EXPLOSIVE BASALTIC PHREATOMAGMATIC VOLCANISM DURING EARLY CAMBRIAN RIFTING IN SOUTHERN OKLAHOMA: EVIDENCE FROM QUARRY EXPOSURES IN THE ARBUCKLE MOUNTAINS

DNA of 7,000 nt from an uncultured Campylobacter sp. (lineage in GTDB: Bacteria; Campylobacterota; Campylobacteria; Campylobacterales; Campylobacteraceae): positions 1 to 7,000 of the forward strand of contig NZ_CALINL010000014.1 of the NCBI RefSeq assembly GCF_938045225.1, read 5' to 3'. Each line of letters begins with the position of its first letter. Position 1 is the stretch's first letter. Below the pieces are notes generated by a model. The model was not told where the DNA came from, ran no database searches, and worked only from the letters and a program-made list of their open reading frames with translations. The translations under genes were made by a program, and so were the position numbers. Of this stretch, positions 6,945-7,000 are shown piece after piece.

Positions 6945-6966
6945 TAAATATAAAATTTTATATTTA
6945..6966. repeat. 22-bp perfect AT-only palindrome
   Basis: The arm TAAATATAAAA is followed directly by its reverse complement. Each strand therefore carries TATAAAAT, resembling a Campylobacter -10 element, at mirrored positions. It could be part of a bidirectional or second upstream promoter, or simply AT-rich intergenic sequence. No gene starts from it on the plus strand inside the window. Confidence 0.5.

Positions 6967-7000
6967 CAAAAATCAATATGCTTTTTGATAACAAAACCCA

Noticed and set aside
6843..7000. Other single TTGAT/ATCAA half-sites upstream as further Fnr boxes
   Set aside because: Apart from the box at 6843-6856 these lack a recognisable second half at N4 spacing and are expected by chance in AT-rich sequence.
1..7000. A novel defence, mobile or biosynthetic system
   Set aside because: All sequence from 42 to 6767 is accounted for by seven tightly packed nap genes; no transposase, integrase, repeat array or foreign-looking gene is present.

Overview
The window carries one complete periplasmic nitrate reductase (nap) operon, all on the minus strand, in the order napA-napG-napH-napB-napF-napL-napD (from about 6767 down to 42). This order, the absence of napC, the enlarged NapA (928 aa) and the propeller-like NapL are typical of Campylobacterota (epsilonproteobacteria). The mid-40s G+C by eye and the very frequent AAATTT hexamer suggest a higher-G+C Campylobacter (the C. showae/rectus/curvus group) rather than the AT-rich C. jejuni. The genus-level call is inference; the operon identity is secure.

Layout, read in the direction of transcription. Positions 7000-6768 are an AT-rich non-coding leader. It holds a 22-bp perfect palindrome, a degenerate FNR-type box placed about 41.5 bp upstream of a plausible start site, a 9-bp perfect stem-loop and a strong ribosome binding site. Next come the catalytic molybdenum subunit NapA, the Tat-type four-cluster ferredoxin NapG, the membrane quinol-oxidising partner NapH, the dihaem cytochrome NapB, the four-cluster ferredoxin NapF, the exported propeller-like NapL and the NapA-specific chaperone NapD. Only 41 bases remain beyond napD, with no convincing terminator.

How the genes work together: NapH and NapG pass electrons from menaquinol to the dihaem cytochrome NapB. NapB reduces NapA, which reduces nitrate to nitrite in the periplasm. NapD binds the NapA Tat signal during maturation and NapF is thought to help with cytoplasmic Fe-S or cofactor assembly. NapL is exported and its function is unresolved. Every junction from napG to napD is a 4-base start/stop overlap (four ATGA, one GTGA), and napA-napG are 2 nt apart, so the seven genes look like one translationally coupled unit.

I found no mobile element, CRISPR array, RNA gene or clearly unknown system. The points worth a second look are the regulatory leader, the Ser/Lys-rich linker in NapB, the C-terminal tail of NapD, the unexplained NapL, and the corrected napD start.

The breccias are exposed within an active quarry in the western part of the Arbuckles and appear to form a discordant mass ≥ 1 km across. They are matrix- to clast-supported, typically lack layering, and contain angular clasts up to > 1 m across of different textural types of microgranite, rhyolite, diabase and basalt. The breccia matrix partly comprises intermixed felsic and mafic lithic and crystal debris ranging in size down to irresolvable dust, but variably vesicular, originally glassy sideromelane and tachylite basalt pyroclasts with angular to fluidal shapes are also present. The characteristics of these juvenile pyroclasts point to phreatomagmatic disruption of basalt magma driven by explosive release of magmatic volatiles combined with heating of external water to steam. We infer that the breccias fill the diatreme feeder conduit of a basaltic maar-type volcano excavated within the rhyolite sequence and generated when rising mafic magma intruded groundwater-rich parts of the rhyolite volcanic pile, leading to violent subsurface explosions. Work by Puckett et al. (2012) shows that basaltic phreatomagmatic pyroclastic deposits are interbedded with lavas in the subsurface northwest of the Arbuckle outcrops, suggesting that phreatomagmatic processes may have played an important role in the evolution of parts of the southern Oklahoma volcanic field.